Monday, October 31, 2022

The HARD way part I

A warning to our readers. Some may find the next few posts disturbing. Feel free to skip the ones titled The Hard way if you have any concern for Sea Rover's safety. Spoiler alert: We made it to Puerto Natales and dropped off half the crew, so while you are holding your breath waiting to see if we survived, you can rest assured we made it through all the challenges that Magellan put us through. Now back to the story.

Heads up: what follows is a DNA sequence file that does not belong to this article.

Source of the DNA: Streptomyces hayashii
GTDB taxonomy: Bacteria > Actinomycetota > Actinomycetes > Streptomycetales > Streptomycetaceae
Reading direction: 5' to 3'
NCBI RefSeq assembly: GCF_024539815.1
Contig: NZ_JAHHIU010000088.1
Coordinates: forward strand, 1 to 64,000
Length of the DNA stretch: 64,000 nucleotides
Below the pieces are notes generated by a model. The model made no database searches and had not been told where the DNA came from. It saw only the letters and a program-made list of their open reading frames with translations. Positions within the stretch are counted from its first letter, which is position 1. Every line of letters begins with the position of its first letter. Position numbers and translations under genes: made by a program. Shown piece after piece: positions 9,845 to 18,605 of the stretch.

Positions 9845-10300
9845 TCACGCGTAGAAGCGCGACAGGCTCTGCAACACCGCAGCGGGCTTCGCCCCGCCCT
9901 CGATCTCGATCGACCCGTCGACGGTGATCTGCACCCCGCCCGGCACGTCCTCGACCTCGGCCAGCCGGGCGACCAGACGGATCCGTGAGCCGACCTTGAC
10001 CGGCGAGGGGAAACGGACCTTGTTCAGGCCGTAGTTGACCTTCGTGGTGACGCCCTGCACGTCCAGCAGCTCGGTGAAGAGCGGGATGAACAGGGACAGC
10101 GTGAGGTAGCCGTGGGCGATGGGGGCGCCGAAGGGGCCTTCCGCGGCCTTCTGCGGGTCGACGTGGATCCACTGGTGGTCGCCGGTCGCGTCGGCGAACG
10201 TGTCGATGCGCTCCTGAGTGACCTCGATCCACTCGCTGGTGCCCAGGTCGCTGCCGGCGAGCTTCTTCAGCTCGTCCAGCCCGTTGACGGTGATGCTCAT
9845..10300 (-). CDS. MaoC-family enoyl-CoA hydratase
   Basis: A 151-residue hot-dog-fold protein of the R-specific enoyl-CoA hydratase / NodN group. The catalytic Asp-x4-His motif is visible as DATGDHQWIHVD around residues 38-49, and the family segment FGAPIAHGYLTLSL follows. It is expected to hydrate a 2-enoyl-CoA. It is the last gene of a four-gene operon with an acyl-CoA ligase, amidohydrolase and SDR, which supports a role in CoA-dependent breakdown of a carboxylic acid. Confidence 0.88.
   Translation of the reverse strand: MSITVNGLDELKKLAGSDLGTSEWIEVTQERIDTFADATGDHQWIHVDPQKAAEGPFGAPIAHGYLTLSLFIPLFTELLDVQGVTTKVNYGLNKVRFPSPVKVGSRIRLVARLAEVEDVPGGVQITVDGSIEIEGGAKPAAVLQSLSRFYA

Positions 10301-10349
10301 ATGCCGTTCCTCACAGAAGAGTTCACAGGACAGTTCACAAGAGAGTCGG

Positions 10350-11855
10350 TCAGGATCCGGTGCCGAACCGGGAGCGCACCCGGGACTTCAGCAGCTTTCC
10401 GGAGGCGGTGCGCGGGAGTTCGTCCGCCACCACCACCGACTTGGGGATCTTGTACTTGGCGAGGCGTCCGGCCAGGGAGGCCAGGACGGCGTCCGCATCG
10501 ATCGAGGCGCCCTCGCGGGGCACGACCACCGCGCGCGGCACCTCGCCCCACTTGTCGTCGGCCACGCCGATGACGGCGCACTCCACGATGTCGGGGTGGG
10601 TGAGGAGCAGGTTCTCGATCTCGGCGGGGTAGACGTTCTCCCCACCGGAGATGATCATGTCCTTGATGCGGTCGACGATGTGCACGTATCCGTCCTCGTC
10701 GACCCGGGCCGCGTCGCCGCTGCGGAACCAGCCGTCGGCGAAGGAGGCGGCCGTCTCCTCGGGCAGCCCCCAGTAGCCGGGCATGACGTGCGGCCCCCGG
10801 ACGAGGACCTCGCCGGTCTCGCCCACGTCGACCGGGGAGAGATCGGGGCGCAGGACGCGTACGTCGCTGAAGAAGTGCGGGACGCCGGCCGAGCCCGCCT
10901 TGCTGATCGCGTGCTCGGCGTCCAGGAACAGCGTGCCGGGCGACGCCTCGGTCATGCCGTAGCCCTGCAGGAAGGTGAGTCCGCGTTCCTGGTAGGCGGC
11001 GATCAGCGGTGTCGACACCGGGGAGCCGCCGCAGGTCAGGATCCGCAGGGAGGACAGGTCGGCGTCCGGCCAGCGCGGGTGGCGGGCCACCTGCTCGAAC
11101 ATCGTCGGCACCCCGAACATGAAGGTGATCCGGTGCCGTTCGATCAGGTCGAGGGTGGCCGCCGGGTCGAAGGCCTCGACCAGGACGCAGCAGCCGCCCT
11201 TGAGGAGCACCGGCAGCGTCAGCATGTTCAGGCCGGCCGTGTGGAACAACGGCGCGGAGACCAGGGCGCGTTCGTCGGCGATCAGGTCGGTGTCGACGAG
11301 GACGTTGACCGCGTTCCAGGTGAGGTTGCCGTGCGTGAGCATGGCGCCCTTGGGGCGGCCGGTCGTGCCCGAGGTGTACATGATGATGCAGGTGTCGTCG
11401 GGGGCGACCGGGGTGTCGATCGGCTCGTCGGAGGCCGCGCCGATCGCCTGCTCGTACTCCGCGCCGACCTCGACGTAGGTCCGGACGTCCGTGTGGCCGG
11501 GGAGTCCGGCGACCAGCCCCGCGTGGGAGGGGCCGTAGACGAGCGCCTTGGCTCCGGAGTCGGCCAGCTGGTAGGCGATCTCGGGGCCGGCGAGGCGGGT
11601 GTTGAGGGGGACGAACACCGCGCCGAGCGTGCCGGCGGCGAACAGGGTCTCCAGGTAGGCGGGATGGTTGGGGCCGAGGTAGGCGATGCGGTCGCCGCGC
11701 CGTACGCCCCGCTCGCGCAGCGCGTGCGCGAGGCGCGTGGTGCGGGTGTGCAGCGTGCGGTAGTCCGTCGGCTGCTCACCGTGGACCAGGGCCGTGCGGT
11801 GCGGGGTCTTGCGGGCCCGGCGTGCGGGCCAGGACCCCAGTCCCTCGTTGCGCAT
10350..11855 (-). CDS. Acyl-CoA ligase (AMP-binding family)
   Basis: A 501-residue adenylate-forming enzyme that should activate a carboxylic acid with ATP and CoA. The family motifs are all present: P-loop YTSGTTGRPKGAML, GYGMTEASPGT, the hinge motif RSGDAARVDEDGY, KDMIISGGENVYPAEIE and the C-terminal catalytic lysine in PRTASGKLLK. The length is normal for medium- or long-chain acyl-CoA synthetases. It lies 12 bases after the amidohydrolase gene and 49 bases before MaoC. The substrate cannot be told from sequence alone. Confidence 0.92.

It was clear that the weather was not going to give us an easy way to go NW in the Strait. My plan was to wait for small weather windows and make short hops instead of the "One and done" move. One of the many problems with Magellan is the lack of good anchorages. Our guide book was littered with penciled in notes next to the various possible stops. Notations like "Sleepless night","Thought we were going to die", "Violent/Dangerous Rachas" made next to most of the anchorages along the way was the reason we sailed it from one end to the other on the way down. Despite it's beauty, this was not a place to linger. It is beautiful. Towering peaks on both sides with glaciers in between. Waterfalls cutting into the shear granite cliffs. All of this and more made for stunning scenery. If only we could see it. Between the waves crashing saltwater over the dodger and bimini and the sideways rain/sleet/snow, our first day of travel was spent mostly looking at the radar.